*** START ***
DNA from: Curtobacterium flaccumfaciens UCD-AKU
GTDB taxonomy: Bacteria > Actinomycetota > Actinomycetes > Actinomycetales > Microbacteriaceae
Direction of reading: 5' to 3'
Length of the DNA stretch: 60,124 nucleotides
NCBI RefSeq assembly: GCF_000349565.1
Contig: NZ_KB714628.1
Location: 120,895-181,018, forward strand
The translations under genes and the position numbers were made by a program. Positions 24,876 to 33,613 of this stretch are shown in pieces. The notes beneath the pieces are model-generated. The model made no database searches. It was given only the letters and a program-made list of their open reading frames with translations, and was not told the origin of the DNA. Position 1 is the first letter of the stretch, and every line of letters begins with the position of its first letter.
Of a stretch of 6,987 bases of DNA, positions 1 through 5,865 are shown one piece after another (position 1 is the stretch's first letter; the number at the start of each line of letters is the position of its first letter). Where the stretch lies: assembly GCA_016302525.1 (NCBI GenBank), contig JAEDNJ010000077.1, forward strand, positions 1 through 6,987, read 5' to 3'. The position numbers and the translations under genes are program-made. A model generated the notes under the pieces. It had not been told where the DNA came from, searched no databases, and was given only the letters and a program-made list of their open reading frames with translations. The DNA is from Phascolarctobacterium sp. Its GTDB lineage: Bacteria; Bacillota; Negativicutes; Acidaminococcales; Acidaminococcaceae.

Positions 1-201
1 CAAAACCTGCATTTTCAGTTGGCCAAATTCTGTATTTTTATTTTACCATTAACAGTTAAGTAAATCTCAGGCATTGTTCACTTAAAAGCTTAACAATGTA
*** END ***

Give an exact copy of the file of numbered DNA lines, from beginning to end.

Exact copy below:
DNA from: Curtobacterium flaccumfaciens UCD-AKU
GTDB taxonomy: Bacteria > Actinomycetota > Actinomycetes > Actinomycetales > Microbacteriaceae
Direction of reading: 5' to 3'
Length of the DNA stretch: 60,124 nucleotides
NCBI RefSeq assembly: GCF_000349565.1
Contig: NZ_KB714628.1
Location: 120,895-181,018, forward strand
The translations under genes and the position numbers were made by a program. Positions 24,876 to 33,613 of this stretch are shown in pieces. The notes beneath the pieces are model-generated. The model made no database searches. It was given only the letters and a program-made list of their open reading frames with translations, and was not told the origin of the DNA. Position 1 is the first letter of the stretch, and every line of letters begins with the position of its first letter.
Of a stretch of 6,987 bases of DNA, positions 1 through 5,865 are shown one piece after another (position 1 is the stretch's first letter; the number at the start of each line of letters is the position of its first letter). Where the stretch lies: assembly GCA_016302525.1 (NCBI GenBank), contig JAEDNJ010000077.1, forward strand, positions 1 through 6,987, read 5' to 3'. The position numbers and the translations under genes are program-made. A model generated the notes under the pieces. It had not been told where the DNA came from, searched no databases, and was given only the letters and a program-made list of their open reading frames with translations. The DNA is from Phascolarctobacterium sp. Its GTDB lineage: Bacteria; Bacillota; Negativicutes; Acidaminococcales; Acidaminococcaceae.

Positions 1-201
1 CAAAACCTGCATTTTCAGTTGGCCAAATTCTGTATTTTTATTTTACCATTAACAGTTAAGTAAATCTCAGGCATTGTTCACTTAAAAGCTTAACAATGTA